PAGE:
On Tuesday 22 September, public school teachers in Hawai‘i
will vote voted on a contract, negotiated for them by their union leaders and the State Governor We the People. A contract that, through the expedient of mandatory furloughs, will amount to a salary cut of just under 8%. Since the schools are to be closed during furlough days, the instructional year in 2009-10 and 2010-11 will be several days shorter.
Now that you know this, please consider the following true story.
A man and his female companion walk up to a display case in a Honolulu supermarket. In the display case, avocados are on sale, 10 for $10. Quilly overhears their conversation:
She: “Ten for ten dollars? Sounds like a good deal.”
He: “No it isn’t. Half of them will rot before we get around to using them.”
Quilly: “You don’t have to buy ten to get the price.”
He and She: “We don’t?”
Quilly: “You don’t, I’m sure of it.”
At this moment, a store employee walks by. Quilly poses the question to her.
Employee: “No, you certainly don’t have to buy ten at a time. Take as many as you need; the register will calculate the pro-rated price when you check out.”
Exit the store employee. The couple takes in the information that she and Quilly have given them.
He: “This is great. Now if we can only figure out how much three avocados cost …”
Now tell me how many instructional days our school systems can afford to lose.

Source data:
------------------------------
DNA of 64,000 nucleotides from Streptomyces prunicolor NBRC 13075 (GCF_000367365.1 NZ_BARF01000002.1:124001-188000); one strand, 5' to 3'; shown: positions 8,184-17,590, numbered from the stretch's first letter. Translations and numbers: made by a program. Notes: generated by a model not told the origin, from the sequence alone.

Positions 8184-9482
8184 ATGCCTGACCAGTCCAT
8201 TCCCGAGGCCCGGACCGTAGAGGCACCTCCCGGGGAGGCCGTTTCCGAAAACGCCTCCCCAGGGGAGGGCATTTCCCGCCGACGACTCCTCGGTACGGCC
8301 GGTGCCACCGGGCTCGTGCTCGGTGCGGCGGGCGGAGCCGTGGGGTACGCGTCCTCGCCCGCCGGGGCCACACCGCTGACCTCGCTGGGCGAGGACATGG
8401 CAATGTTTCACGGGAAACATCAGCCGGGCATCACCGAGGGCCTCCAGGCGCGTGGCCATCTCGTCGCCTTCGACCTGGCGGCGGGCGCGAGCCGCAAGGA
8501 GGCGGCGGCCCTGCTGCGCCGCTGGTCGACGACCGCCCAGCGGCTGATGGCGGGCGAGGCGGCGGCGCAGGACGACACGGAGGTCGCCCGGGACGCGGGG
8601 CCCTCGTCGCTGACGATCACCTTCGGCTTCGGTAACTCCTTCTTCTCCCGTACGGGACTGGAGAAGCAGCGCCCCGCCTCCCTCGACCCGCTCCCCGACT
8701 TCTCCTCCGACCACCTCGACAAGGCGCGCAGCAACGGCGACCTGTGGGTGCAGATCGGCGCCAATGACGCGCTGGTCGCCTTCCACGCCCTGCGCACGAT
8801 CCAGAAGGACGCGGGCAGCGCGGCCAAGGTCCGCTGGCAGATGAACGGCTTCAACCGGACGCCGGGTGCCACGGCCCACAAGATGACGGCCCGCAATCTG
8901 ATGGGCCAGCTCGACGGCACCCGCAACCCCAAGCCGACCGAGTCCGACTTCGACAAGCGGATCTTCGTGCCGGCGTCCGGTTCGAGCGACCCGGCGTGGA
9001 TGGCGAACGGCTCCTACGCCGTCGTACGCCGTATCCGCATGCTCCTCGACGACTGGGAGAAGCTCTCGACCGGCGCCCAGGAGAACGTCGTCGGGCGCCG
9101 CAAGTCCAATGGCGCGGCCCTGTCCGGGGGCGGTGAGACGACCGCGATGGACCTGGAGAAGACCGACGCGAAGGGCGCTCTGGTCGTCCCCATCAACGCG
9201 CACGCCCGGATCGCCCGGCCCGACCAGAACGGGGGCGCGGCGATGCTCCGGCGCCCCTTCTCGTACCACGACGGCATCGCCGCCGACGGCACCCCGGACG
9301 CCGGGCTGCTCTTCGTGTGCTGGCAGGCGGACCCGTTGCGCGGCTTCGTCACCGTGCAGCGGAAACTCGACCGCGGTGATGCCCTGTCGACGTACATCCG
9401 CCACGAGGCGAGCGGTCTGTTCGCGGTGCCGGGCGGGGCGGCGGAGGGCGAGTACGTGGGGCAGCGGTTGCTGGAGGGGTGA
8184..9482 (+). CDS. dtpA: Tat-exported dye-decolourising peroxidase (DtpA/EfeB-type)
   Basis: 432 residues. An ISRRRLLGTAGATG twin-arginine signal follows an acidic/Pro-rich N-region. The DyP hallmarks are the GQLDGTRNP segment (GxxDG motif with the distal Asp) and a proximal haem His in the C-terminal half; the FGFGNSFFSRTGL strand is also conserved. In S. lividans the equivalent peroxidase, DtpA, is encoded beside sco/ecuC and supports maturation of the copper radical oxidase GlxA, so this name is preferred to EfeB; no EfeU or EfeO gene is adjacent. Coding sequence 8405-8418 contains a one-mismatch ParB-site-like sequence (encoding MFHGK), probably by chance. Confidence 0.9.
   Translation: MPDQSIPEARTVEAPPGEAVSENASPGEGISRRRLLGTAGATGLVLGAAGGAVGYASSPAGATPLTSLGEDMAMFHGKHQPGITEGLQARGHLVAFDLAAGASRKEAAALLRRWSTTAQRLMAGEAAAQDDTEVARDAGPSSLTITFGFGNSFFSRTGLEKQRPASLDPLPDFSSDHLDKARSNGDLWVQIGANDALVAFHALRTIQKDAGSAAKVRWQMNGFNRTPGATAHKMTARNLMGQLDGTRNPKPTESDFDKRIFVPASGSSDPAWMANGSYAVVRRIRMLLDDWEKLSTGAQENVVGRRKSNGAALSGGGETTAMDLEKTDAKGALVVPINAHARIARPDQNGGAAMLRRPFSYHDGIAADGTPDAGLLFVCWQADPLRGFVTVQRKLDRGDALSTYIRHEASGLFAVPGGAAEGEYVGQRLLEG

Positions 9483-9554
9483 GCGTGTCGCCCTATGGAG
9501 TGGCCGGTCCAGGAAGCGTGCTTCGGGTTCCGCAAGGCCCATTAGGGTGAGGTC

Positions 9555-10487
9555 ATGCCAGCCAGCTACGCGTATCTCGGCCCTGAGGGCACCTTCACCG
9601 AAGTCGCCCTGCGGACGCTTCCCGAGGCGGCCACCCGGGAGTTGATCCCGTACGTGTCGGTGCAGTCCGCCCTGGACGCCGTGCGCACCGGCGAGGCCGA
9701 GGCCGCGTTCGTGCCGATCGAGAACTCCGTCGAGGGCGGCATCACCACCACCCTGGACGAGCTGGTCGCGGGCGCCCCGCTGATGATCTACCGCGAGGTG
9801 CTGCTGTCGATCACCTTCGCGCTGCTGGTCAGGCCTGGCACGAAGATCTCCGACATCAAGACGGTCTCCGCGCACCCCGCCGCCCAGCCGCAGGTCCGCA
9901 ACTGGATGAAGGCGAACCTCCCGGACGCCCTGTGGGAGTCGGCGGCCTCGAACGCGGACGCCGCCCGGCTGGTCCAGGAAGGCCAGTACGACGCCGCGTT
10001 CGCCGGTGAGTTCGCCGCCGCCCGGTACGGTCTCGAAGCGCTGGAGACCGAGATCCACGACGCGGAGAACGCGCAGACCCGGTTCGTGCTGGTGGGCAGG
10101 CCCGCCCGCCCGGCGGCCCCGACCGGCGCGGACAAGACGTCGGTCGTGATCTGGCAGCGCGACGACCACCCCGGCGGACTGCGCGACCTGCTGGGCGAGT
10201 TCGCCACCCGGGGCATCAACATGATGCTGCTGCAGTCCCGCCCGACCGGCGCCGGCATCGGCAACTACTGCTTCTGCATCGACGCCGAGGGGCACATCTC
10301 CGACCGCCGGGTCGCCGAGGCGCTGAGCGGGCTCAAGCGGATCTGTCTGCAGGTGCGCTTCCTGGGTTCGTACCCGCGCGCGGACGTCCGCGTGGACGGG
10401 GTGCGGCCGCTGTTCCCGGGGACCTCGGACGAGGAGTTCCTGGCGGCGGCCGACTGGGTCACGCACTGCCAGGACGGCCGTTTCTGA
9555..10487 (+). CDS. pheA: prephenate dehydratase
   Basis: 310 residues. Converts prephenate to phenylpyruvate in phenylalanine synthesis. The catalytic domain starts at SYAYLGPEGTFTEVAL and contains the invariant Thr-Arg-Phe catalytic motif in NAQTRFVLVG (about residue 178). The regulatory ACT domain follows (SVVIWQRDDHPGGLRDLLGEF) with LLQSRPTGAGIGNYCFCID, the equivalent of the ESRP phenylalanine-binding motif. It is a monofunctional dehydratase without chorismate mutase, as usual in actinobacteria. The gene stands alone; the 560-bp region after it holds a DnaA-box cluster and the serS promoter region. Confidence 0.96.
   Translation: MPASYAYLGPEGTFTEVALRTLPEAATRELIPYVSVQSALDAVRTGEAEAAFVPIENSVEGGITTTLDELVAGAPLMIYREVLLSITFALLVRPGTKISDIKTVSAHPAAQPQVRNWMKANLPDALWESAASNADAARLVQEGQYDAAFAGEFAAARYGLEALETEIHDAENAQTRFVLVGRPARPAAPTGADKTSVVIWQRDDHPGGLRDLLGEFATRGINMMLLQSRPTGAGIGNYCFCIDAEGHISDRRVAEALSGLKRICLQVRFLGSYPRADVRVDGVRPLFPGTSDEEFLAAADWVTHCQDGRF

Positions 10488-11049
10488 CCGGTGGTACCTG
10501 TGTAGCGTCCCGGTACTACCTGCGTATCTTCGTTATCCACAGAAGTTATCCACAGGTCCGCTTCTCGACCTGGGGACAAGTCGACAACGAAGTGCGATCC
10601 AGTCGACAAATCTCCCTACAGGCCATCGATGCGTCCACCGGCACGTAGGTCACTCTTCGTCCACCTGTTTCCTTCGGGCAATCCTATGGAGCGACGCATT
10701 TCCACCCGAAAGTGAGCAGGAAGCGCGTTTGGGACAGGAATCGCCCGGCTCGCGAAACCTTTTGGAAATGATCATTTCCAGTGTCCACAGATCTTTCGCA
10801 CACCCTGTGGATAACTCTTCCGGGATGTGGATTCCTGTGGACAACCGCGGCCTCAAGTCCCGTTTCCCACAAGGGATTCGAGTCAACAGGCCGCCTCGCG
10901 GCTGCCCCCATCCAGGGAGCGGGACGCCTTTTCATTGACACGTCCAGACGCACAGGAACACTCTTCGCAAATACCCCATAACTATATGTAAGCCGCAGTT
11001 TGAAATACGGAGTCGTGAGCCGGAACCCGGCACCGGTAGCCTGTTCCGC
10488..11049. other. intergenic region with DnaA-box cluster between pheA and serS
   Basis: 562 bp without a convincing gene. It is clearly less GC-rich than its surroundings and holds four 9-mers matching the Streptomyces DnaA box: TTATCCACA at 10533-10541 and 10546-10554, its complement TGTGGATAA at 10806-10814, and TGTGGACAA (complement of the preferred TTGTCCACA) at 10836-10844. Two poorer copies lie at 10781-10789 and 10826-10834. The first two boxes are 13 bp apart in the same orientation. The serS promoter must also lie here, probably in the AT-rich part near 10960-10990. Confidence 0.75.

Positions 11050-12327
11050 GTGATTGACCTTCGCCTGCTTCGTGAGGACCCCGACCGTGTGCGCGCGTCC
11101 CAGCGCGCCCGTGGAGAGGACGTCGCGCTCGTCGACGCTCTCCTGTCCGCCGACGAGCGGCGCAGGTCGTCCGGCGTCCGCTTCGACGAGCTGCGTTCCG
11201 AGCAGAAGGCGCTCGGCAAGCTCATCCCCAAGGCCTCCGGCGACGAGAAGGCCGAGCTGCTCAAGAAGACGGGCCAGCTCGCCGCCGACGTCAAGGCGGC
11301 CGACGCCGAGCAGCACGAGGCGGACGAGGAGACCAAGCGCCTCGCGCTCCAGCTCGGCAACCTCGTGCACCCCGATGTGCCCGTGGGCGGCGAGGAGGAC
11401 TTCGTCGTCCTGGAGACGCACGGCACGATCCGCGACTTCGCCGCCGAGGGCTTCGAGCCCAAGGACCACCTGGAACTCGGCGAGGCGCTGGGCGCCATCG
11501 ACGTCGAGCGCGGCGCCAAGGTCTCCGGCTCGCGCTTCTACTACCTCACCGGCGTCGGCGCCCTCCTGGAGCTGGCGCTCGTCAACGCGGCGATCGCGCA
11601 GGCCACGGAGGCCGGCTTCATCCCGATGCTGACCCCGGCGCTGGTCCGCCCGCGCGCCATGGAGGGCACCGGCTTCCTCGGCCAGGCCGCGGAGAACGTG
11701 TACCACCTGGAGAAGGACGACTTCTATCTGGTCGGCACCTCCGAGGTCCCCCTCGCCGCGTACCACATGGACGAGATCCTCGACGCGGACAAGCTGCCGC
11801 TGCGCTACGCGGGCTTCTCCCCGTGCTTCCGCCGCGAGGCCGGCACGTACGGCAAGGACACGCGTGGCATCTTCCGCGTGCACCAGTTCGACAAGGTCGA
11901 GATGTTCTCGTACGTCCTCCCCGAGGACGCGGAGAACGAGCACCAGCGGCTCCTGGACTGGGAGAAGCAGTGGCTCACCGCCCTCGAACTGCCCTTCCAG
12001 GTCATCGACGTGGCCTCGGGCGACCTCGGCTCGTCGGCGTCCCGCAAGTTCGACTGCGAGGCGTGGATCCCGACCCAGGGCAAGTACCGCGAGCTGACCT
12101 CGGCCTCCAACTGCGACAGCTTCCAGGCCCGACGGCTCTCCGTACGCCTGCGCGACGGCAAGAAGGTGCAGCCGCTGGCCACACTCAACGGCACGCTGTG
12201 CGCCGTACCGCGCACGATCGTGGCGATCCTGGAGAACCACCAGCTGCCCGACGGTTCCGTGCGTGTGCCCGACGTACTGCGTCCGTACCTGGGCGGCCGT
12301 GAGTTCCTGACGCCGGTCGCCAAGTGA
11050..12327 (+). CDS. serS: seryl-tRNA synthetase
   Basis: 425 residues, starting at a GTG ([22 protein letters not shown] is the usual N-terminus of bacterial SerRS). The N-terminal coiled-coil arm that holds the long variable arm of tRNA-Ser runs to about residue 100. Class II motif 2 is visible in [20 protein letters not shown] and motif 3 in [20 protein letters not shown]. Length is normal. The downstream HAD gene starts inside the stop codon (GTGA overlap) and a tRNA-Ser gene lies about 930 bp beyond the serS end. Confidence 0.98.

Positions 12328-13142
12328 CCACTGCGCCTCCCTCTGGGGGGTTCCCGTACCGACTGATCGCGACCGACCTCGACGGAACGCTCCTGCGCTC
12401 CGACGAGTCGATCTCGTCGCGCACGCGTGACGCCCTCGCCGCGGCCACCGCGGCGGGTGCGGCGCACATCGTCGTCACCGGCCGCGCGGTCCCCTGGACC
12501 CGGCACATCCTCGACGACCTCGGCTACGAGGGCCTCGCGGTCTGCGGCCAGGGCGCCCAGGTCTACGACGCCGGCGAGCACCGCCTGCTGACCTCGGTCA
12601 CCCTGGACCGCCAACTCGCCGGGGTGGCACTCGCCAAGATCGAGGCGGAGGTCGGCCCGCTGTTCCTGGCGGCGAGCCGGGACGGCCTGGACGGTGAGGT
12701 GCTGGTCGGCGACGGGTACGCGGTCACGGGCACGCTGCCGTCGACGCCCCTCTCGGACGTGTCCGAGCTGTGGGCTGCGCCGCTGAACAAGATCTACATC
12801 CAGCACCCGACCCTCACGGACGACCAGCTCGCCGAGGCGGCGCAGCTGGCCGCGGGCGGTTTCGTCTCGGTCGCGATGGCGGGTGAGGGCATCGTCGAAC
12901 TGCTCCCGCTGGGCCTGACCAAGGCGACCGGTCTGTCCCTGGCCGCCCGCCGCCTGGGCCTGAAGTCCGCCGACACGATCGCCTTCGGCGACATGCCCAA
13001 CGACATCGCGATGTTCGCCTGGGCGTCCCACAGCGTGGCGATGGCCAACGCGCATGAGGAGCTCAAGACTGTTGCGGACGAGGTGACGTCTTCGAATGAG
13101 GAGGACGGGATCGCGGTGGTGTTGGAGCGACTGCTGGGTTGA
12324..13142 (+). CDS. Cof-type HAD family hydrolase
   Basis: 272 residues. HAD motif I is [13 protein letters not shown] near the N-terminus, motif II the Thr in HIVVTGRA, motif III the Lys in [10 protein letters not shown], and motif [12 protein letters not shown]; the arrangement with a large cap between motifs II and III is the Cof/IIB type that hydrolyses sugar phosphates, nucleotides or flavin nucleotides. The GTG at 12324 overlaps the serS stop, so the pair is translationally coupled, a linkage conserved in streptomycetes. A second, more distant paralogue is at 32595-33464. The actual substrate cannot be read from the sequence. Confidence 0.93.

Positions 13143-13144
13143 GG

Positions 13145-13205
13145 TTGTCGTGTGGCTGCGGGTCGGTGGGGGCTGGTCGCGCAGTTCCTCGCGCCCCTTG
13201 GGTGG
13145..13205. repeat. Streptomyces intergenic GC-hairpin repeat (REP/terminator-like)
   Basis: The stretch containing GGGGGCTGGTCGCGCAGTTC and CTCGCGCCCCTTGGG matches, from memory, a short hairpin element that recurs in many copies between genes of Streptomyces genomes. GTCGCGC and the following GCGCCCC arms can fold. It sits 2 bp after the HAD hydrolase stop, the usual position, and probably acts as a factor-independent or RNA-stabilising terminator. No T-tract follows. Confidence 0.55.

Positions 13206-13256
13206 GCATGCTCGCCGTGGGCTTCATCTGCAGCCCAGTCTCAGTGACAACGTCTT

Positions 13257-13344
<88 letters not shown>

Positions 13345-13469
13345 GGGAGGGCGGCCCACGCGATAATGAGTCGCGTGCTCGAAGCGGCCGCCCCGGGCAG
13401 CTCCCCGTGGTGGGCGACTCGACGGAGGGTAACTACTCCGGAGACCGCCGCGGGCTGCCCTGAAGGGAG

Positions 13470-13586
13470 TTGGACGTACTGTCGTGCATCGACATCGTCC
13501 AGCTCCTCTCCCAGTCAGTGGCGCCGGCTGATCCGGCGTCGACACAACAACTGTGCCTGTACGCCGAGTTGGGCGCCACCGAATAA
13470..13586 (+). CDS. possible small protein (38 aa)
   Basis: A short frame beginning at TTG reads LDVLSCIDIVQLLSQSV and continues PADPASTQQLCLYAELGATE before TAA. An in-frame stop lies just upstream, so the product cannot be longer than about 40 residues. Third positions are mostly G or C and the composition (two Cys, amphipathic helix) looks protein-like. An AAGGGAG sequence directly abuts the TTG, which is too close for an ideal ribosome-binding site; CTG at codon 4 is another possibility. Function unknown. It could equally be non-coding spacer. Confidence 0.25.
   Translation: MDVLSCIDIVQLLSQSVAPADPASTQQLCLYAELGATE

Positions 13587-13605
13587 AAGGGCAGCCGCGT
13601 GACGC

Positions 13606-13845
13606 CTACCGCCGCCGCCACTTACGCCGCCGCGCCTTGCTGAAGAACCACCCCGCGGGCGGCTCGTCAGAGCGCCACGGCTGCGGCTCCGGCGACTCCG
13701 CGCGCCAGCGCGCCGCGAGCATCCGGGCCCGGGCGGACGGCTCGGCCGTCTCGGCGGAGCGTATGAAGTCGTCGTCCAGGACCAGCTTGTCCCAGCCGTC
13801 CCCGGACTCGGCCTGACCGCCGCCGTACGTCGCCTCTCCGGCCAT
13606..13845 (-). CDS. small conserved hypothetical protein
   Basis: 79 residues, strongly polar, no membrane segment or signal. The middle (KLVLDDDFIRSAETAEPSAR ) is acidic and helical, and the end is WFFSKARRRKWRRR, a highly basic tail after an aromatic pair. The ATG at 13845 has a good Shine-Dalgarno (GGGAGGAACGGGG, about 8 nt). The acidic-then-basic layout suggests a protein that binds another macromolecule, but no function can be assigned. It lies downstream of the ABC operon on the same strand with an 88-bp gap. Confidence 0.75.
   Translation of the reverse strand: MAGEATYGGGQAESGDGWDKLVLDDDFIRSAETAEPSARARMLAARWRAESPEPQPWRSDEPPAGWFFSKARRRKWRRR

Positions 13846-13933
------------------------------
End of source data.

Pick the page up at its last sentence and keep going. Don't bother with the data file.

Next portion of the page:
When Quilly told me this story, I was reminded of another exercise in instructional arithmetic that has been making the rounds of the blogosphere. She had found it a couple of days ago on a new friend’s blog, but I tracked it back at least to February 2007. In that tracking back, I found a number of versions, several of which showed multiplication skills at least as shocking as those of the avocado-buying couple. I post my edited version of the eldest copy of the tale that I could find.
I, for one, am sick and tired of those high paid teachers. Their hefty salaries are driving up taxes, and they only work nine or ten months a year!
It’s time we put things in perspective and pay them for what they do: baby-sit! We can get that for less than minimum wage.
That’s right. I would give them $3.00 an hour, for only the hours they worked, not any of that silly planning time. That would be $21.00 a day (7:45 AM to 3:30 PM with 45 min. off for lunch – unpaid, of course).
Each parent should pay $21.00 a day for these teachers to baby-sit their children. Now, how many do they teach in a day … maybe 30?
So that’s 21 X 30 = $630.00 a day. But remember they only work 180 days a year! I’m not going to pay them for any vacations. Let’s see. . . that’s $630 x 180 = $113,400.
What about those special teachers or the ones with master’s degrees? Well, we could pay them minimum wage just to be fair. Round it off to $7.00 an hour. That would be $7 times 7 hours per day times 30 children times 180 days = $264,600 per year.
The moral is clear. On Tuesday, the teachers of Hawai‘i should
reject have rejected the scabby contract that We the People have the damned gall to try to stuff down their throats, shut down the schools (all of the schools, Punahou, Kamehameha, et al.), and opened a babysitting service under the terms of the standard teenager’s agreement. For the first time in their lives, they might have earned a living commensurate with their skills and the costs of their education.
At least, they would have until the Chinese, who understand the true value of education, take over America.
– O Ceallaigh
Copyright © 2009 Felloffatruck Publications. All wrongs deplored.
All opinions are mine as a private citizen.